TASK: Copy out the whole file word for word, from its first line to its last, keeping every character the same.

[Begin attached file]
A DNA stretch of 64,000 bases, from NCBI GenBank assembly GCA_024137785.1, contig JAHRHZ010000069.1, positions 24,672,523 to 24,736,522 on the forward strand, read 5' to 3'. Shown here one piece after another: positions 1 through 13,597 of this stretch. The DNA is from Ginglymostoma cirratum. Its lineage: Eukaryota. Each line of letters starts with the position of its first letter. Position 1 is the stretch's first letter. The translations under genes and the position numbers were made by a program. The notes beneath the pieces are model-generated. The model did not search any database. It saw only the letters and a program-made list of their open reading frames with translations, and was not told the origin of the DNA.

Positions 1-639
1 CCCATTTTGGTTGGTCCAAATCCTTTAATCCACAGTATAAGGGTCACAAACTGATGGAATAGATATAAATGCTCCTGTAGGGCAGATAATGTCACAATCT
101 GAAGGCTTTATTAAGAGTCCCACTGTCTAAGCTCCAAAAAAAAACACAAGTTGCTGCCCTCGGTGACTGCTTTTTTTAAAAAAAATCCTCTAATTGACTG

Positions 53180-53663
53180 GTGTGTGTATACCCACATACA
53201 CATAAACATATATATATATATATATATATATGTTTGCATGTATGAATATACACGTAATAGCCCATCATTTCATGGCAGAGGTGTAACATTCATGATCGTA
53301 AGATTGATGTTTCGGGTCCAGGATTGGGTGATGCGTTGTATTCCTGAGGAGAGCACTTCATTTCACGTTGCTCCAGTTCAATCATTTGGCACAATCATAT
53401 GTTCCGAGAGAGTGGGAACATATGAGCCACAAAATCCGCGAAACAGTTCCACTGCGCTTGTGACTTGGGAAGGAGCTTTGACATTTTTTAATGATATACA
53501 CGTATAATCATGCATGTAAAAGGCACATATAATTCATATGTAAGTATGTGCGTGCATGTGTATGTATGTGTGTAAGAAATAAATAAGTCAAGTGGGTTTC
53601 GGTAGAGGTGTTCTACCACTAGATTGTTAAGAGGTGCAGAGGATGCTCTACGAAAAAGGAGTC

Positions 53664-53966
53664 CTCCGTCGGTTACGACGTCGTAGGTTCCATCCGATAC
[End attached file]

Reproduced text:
A DNA stretch of 64,000 bases, from NCBI GenBank assembly GCA_024137785.1, contig JAHRHZ010000069.1, positions 24,672,523 to 24,736,522 on the forward strand, read 5' to 3'. Shown here one piece after another: positions 1 through 13,597 of this stretch. The DNA is from Ginglymostoma cirratum. Its lineage: Eukaryota. Each line of letters starts with the position of its first letter. Position 1 is the stretch's first letter. The translations under genes and the position numbers were made by a program. The notes beneath the pieces are model-generated. The model did not search any database. It saw only the letters and a program-made list of their open reading frames with translations, and was not told the origin of the DNA.

Positions 1-639
1 CCCATTTTGGTTGGTCCAAATCCTTTAATCCACAGTATAAGGGTCACAAACTGATGGAATAGATATAAATGCTCCTGTAGGGCAGATAATGTCACAATCT
101 GAAGGCTTTATTAAGAGTCCCACTGTCTAAGCTCCAAAAAAAAACACAAGTTGCTGCCCTCGGTGACTGCTTTTTTTAAAAAAAATCCTCTAATTGACTG

Positions 53180-53663
53180 GTGTGTGTATACCCACATACA
53201 CATAAACATATATATATATATATATATATATGTTTGCATGTATGAATATACACGTAATAGCCCATCATTTCATGGCAGAGGTGTAACATTCATGATCGTA
53301 AGATTGATGTTTCGGGTCCAGGATTGGGTGATGCGTTGTATTCCTGAGGAGAGCACTTCATTTCACGTTGCTCCAGTTCAATCATTTGGCACAATCATAT
53401 GTTCCGAGAGAGTGGGAACATATGAGCCACAAAATCCGCGAAACAGTTCCACTGCGCTTGTGACTTGGGAAGGAGCTTTGACATTTTTTAATGATATACA
53501 CGTATAATCATGCATGTAAAAGGCACATATAATTCATATGTAAGTATGTGCGTGCATGTGTATGTATGTGTGTAAGAAATAAATAAGTCAAGTGGGTTTC
53601 GGTAGAGGTGTTCTACCACTAGATTGTTAAGAGGTGCAGAGGATGCTCTACGAAAAAGGAGTC

Positions 53664-53966
53664 CTCCGTCGGTTACGACGTCGTAGGTTCCATCCGATAC